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Here is the latest Caml Weekly News, for the week of 09 to 16 December, 2003.

Next week's CWN might be slightly delayed as I am moving back to France.

  1. Data structures and algorithms in Caml programs
  2. Tutorials and books
  3. Matrix libraries
  4. CamlFloat

Data structures and algorithms in Caml programs

Diego Olivier Fernandez Pons announced:
I have reviewed 20 programs I think representative of Caml, trying to
investigate the usages and needs in data structures and algorithms.

The purpose is to have a more precise idea of what is really giving
trouble and help library designers to provide solutions that are
closely related to the programmers needs.

All comments are welcome including corrections and programmers
feedback on code design, etc.

Reviewed programs

Caml (21)

(data) aifad, ibal
(bioinformatics) biocaml
(compilation) ccured, dml, fftw, flowcaml, mojave
(constraint solving) cime, facile, wallace
(parsing) cil, cfg, sister-head
(text) cduce, galax, hevea, regex, timbuk
(theorem proving) coq, harrison, link

Standard ML (1)

(compilation) mlrisc

Haskell (4)

(parsing) alex, happy, parsec
(text) regexplib

Tutorials and books

Joaquin Bernal asked:
Hi all. I've just subscribed to the list (most redundant sentence
ever) so I'm dropping the first question. Are there any tutorials or
books available for download (english or spanish) besides Michael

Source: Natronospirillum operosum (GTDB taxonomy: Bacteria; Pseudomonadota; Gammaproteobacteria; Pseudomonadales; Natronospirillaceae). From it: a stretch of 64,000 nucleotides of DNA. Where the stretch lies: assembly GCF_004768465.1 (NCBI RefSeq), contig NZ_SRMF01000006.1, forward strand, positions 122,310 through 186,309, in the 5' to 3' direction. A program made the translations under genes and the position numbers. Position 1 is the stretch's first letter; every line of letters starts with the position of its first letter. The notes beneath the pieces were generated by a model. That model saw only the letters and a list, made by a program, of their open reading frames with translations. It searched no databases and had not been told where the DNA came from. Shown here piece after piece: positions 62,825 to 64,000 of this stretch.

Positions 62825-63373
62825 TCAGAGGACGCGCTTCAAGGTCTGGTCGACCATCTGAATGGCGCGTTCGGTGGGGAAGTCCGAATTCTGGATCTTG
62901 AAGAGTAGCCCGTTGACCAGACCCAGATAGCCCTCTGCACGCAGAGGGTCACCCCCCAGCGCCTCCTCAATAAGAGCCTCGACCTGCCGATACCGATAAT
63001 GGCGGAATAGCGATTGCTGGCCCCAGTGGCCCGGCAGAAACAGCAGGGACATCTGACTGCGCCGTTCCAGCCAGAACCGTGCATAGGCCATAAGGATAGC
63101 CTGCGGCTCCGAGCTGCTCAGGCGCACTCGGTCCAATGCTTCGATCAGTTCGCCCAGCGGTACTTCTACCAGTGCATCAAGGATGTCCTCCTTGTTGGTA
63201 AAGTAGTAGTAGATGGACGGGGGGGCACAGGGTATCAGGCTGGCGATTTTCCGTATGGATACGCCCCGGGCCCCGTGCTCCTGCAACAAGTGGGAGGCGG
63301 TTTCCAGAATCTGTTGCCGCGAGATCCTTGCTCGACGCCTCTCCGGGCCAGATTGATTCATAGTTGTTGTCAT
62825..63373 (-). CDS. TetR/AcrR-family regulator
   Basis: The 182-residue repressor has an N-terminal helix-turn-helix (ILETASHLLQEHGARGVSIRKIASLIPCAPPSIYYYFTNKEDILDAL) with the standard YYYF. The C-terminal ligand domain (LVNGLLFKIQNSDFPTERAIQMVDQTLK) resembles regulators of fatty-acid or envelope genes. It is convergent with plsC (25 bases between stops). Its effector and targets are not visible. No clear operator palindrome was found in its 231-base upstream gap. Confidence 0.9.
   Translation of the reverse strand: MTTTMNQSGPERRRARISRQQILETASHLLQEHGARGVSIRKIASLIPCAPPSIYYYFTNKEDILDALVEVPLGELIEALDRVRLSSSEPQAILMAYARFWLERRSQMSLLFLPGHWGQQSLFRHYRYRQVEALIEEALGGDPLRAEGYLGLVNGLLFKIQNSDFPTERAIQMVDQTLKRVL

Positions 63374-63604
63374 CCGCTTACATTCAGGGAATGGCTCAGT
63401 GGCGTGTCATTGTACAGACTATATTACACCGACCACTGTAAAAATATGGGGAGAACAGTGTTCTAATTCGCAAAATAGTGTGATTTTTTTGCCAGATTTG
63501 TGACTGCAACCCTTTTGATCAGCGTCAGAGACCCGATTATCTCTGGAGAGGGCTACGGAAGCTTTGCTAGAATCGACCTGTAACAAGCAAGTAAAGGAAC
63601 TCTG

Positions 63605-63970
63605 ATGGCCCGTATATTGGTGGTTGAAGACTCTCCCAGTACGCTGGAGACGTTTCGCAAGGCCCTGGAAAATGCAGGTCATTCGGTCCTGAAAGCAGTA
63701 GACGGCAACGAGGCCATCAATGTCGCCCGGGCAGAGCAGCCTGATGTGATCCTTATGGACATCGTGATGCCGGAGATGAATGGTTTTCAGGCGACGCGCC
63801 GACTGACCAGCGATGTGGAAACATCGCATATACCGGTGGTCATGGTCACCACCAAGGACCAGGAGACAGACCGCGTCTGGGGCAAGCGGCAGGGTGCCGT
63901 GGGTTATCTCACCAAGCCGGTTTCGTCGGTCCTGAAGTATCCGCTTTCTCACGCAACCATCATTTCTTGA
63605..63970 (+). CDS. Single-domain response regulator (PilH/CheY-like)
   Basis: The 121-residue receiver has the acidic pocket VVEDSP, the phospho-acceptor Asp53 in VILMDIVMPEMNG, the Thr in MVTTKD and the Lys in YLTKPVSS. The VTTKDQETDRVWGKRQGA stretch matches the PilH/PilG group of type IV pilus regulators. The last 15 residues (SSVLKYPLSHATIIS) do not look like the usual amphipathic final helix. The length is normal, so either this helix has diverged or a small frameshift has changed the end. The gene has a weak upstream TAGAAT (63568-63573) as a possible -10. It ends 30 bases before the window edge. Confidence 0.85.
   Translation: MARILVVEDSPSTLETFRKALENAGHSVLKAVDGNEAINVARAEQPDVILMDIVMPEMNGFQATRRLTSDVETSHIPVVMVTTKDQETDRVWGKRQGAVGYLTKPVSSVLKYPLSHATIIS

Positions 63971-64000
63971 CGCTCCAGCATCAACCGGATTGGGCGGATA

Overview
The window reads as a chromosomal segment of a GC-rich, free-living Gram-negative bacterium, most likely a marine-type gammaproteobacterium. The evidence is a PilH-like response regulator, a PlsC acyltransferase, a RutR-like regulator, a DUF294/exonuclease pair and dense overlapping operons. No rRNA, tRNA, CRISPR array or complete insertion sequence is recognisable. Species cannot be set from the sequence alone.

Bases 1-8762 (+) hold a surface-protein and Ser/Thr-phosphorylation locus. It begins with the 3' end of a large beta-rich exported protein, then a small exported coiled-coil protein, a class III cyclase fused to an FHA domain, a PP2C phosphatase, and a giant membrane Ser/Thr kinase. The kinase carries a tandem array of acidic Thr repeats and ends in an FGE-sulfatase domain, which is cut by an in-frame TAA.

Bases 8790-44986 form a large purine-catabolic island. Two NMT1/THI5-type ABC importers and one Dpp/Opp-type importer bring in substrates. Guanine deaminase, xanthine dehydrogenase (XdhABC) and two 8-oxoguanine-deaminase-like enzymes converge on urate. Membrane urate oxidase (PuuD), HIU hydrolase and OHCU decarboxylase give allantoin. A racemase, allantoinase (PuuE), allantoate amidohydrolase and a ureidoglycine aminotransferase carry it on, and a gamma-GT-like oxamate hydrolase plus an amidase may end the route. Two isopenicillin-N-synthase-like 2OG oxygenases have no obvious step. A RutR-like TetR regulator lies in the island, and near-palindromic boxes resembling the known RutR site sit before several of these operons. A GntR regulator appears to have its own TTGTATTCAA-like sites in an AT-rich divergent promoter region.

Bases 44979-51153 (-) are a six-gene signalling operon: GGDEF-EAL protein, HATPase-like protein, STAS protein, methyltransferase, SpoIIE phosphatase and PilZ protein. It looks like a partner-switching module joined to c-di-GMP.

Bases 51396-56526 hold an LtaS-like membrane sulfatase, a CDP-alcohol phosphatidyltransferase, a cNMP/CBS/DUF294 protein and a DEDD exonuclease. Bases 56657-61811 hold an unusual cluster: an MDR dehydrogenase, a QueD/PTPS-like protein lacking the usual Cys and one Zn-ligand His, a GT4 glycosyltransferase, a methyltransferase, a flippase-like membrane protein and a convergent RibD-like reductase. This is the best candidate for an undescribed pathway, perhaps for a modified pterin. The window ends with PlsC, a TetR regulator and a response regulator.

Mauny's "Functional Programing using Caml Light" and the OCaml 3.07
Reference Manual itself?
Benjamin Geer answered:
The O'Reilly book _Developing Applications with Objective Caml_ is

You'll find several tutorials here:


You might also be interested in the ocaml-beginners mailing list:
Dustin Sallings also answered:
Besides the ora reference, I've found this book to be pretty good:

Matrix libraries

Romildo asked and Markus Mottl answered:
> I am looking for a good library for numerical
> matrixes manipulation in OCaml. Can anybody help me?

Although it has already been on the web for a few weeks, I hadn't actually
announced it yet, waiting for comments of some co-developers:

Lacaml is available in a new major version. This library interfaces
the Fortran libraries BLAS and LAPACK for heavy-weight linear algebra
(i.e. matrix computations). New features include support for complex
transformations (complex numbers), and a convenient way of accessing
submatrices using labels. As usual, you can choose either single or
double precision computations. The computations can run in parallel
on SMP-machines.

You can download the library here:

I'd be grateful for feedback!


Shivkumar Chandrasekaran announced:
I was hoping to hold off on announcing this until the new year..... So
please take this as just a "pre-announcement".

We plan to release CamlFloat, a "matlab-like" (hopefully better)
interface to Lapack+Blas "soon". Unfortunately, it is *not* (yet) built   
on top of Lacaml.  It comes with a fully documented interface, a
tutorial, and a block-sparse matrix module. The code has been
extensively used in our own research.

For people who cannot wait, they can find a preliminary release here:

CleanFloat, a similar package for Clean ( will
also be made available.

Using folding to read the cwn in vim 6+

Here is a quick trick to help you read this CWN if you are viewing it using vim (version 6 or greater).

:set foldmethod=expr
:set foldexpr=getline(v:lnum)=~'^=\\{78}$'?'<1':1

If you know of a better way, please let me know.

Old cwn

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Alan Schmitt